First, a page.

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[kat-uh-kliz-uh m] /ˈkæt əˌklɪz əm/
any violent upheaval, especially one of a social or political nature.
Physical Geography. a sudden and violent physical action producing changes in the earth's surface.
an extensive flood; deluge.
Origin of cataclysm
1625-35; < Late Latin cataclysmos (Vulgate) < Greek kataklysmós flood (akin to kataklýzein to flood), equivalent to kata- cata- + klysmós a washing
Can be confused
cataclysm, catechism.
Synonym Study
1. See disaster. Unabridged
Based on the Random House Dictionary, © Random House, Inc. 2018.
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Examples from the Web for cataclysm
Contemporary Examples
Historical Examples
  • There was no doubt in his mind that somehow they had been responsible for the cataclysm.

    Pirates of the Gorm Nat Schachner
  • De Launay dominated her, and she stood as rigid as a statue, awaiting the cataclysm.

    Louisiana Lou William West Winter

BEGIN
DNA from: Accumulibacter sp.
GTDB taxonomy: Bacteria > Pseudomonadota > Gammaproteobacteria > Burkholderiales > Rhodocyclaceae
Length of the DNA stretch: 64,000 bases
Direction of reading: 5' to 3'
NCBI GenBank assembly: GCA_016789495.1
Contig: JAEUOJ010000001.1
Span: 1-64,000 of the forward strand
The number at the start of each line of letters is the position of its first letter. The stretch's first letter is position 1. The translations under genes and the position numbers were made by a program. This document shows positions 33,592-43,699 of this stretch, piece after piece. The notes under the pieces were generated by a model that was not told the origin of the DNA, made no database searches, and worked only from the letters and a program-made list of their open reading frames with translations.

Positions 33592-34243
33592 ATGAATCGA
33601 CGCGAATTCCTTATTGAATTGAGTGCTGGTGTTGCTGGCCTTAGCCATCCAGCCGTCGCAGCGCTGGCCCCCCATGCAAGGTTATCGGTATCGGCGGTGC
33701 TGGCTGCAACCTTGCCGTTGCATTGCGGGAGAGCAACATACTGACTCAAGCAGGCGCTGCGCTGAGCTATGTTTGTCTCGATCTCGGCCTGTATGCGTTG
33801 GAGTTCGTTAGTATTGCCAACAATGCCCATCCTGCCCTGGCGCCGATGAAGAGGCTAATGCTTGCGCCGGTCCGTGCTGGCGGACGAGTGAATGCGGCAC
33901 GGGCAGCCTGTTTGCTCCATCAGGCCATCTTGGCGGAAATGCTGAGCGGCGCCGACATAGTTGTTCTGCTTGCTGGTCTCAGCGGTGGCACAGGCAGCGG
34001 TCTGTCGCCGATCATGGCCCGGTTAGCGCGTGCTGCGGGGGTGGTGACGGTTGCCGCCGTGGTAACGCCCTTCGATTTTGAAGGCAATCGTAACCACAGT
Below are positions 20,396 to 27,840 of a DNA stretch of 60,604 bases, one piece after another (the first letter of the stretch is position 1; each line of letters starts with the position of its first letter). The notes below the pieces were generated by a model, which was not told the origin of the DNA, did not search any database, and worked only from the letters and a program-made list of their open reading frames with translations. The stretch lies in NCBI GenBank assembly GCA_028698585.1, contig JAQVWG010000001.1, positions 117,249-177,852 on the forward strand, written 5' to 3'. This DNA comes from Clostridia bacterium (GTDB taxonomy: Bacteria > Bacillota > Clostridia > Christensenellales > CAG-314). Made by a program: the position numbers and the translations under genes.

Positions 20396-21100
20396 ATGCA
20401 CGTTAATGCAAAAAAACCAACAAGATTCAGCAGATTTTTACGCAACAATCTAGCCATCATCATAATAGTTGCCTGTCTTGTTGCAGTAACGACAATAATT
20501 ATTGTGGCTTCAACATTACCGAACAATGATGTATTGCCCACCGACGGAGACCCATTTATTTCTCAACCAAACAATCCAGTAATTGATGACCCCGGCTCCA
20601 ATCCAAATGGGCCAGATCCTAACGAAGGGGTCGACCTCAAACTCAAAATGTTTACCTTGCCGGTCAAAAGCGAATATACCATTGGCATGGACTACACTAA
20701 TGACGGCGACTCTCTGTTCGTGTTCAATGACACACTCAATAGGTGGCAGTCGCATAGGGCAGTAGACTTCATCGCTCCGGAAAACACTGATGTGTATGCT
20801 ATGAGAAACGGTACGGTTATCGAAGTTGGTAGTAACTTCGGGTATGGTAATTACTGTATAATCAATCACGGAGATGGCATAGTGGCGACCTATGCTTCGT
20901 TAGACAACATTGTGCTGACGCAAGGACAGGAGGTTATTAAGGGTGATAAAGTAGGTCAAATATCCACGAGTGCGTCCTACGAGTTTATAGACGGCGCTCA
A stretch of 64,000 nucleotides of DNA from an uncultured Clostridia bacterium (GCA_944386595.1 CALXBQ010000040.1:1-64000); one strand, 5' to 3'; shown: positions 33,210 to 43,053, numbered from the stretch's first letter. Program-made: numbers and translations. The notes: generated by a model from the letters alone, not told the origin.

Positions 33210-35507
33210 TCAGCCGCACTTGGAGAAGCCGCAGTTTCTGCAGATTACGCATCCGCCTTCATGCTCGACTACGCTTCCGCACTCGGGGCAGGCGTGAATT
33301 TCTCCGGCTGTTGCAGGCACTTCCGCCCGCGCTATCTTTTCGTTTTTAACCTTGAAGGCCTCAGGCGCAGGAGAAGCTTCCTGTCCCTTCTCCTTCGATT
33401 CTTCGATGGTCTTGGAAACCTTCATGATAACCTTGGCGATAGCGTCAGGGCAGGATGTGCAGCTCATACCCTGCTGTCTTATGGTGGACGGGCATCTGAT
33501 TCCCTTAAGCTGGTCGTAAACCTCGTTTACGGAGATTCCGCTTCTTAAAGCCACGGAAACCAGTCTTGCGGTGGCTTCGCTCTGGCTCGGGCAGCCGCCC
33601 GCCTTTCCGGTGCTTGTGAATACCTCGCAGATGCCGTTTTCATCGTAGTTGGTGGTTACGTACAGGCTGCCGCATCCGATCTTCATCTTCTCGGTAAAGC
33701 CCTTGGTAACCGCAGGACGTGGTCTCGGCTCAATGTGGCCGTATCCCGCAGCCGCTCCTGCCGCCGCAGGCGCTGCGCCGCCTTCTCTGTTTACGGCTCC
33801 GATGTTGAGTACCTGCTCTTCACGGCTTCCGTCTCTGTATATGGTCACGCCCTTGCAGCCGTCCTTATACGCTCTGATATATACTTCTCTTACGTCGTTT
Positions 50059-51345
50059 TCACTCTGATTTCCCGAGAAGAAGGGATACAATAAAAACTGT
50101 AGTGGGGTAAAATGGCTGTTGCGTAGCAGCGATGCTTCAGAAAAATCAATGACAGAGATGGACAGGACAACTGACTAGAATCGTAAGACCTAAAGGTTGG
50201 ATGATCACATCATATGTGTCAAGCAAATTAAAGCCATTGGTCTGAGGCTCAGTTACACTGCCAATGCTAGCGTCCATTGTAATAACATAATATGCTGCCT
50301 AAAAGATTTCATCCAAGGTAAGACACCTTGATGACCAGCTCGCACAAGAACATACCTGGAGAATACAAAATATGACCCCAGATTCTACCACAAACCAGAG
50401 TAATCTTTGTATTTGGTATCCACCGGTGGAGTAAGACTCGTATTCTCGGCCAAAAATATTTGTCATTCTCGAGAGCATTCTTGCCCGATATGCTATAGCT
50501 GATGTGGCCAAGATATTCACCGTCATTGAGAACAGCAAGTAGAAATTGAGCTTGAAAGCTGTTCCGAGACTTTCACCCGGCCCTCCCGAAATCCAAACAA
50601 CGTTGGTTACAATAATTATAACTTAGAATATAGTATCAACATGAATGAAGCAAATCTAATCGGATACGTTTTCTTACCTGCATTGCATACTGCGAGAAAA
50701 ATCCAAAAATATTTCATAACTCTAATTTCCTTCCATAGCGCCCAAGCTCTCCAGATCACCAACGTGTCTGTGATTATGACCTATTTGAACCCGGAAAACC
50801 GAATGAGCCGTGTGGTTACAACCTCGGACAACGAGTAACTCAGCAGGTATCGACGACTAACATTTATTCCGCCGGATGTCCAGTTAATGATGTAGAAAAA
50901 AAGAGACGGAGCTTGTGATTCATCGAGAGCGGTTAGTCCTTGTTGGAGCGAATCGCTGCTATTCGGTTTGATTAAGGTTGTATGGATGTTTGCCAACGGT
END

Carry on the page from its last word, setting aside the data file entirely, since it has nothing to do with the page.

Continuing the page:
• He had snatched a soul for himself out of a cataclysm, remember.

    A Set of Six Joseph Conrad
  • I have been trying to save my soul with it in the cataclysm of a world.

    The Ghost in the White House Gerald Stanley Lee
  • Back had they gone to town, and then came the cataclysm of noon.

    Warrior Gap Charles King
  • Yet the Romanoffs went in the cataclysm, and so, too, did the Gorys.

    Gigolo Edna Ferber
  • But it must have been a cataclysm of spectacular dimensions.

    Storm Over Warlock Andre Norton
  • I can think of no cataclysm that could have the force to move me from my path.

    The Promised Land Mary Antin
British Dictionary definitions for cataclysm


a violent upheaval, esp of a political, military, or social nature
a disastrous flood; deluge
(geology) another name for catastrophe (sense 4)
Derived Forms
cataclysmic, cataclysmal, adjective
cataclysmically, adverb
Word Origin
C17: via French from Latin, from Greek kataklusmos deluge, from katakluzein to flood, from kluzein to wash
Collins English Dictionary - Complete & Unabridged 2012 Digital Edition
© William Collins Sons & Co. Ltd. 1979, 1986 © HarperCollins
Publishers 1998, 2000, 2003, 2005, 2006, 2007, 2009, 2012
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Word Origin and History for cataclysm

1630s, from French cataclysme (16c.), from Latin cataclysmos or directly from Greek kataklysmos "deluge, flood, inundation," from kataklyzein "to deluge," from kata "down" (see cata-) + klyzein "to wash," from PIE *kleue- "to wash, clean" (see cloaca).

Online Etymology Dictionary, © 2010 Douglas Harper
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